The move to outsource the council jobs could be the beginning of a wider local and central government offshoring trend, say experts.
A Service Birmingham spokesperson said: "We are exploring how we could utilise some overseas expertise to help deliver a cost-effective addition to our existing Birmingham operation."
By submitting your email address, you agree to receive emails regarding relevant topic offers from TechTarget and its partners. You can withdraw your consent at any time. Contact TechTarget at 275 Grove Street, Newton, MA.
"We are talking about a limited number of back-office technical roles. No customer-facing staff will be affected."
"It is still early days and we will actively work with our trade union representatives as our plans develop."
Trade union Unite, which represents many of the workers, have called for a halt to the plans.
The union claims Service Birmingham has already brought workers from India to the UK to learn specific roles before the jobs are transferred to India. This is a practice used widely in the private sector, when businesses sign deals with offshore suppliers.
Peter Allenson national officer at Unite officer said: "It beggars belief that council workers will train workers from overseas to do their jobs, so Capita and Birmingham council can lift and shift them abroad."
"This is an outrageous decision and Unite will fight tooth and nail to stop this Tory-led council from exporting these valuable jobs overseas. Unite is demanding that Birmingham City Council halts its plans. We fear this could be just the tip of the iceberg and other councils could follow suit. Thousands of public sector jobs could go. Once these jobs go, they will not come back.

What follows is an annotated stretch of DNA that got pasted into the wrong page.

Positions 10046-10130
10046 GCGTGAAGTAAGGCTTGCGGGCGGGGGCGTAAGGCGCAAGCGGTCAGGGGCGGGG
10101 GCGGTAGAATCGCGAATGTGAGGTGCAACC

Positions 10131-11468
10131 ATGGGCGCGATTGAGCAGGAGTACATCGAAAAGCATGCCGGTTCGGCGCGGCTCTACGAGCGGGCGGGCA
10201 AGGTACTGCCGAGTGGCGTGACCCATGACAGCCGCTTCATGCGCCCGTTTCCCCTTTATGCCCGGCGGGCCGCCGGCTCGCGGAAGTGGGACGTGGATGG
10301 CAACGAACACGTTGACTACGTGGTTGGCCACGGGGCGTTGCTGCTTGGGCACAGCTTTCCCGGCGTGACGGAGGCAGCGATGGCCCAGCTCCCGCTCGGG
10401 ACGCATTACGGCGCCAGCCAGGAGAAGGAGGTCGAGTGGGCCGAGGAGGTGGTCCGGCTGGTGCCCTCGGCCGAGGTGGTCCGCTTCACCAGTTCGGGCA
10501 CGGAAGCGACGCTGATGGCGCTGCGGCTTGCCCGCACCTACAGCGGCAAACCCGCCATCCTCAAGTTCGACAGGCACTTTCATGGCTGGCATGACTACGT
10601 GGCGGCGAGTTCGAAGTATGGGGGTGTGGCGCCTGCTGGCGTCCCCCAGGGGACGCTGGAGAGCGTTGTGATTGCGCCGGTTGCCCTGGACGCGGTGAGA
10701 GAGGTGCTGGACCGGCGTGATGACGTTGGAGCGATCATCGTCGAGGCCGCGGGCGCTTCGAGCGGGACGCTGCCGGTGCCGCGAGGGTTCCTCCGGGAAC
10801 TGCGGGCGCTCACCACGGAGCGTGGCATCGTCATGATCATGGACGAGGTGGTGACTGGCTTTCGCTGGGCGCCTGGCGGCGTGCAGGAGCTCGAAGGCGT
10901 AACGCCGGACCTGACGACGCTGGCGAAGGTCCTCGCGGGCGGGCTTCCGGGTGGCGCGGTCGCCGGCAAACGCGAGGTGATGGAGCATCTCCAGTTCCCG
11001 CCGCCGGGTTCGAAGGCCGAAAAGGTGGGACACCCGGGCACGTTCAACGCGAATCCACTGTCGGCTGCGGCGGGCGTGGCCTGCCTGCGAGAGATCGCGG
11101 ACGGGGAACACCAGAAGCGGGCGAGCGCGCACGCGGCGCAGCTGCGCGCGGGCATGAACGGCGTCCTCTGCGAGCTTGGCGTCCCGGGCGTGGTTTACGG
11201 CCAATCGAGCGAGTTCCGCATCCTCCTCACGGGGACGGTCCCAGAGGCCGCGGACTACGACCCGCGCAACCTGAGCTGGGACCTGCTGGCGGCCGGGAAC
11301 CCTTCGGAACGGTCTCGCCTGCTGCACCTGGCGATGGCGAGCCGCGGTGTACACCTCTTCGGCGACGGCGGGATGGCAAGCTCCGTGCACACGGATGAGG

"Indian workers are not to blame, in fact with little or no trade unions to represent them we have genuine concerns about their treatment. The blame lies firmly with private companies prepared to go to any length to cut costs for profit and this Tory-led council which is encouraging them to get away with it."
Organisations offshoring work can use a loophole in the visa system that allows offshore service providers with UK operations to bring in staff without the need for a visa (see video below). Staff are often brought in for about a year to learn how to do a job currently completed by a UK worker. The role is then offshored.
Mark Lewis, head of outsourcing at law firm Berwin Leihton Paisne, says this could be the first of many local government offshoring deals. "This is interesting because we have been hearing for the last six months that local authorities had nowhere to go, in meeting cost cutting targets, but to send jobs offshore. Now we are seeing it happen."
"This could be the start of very significant outsourcing and offshoring in local government."
Lewis warned that local authorities will face challenges implementing these strategies. He says local authorities will have to catch up with the private sector and understand the finer points of offshoring. "There is a lot of detail that goes into offshoring contracts and local government and even central government are not familiar with it."
He says local authorities will also have to get used to the wrath of the trade unions as well as the costs associated with making redundancies.
Read this blog post for series of articles by a UK IT professional who had to train the offshore workers that eventually replaced him.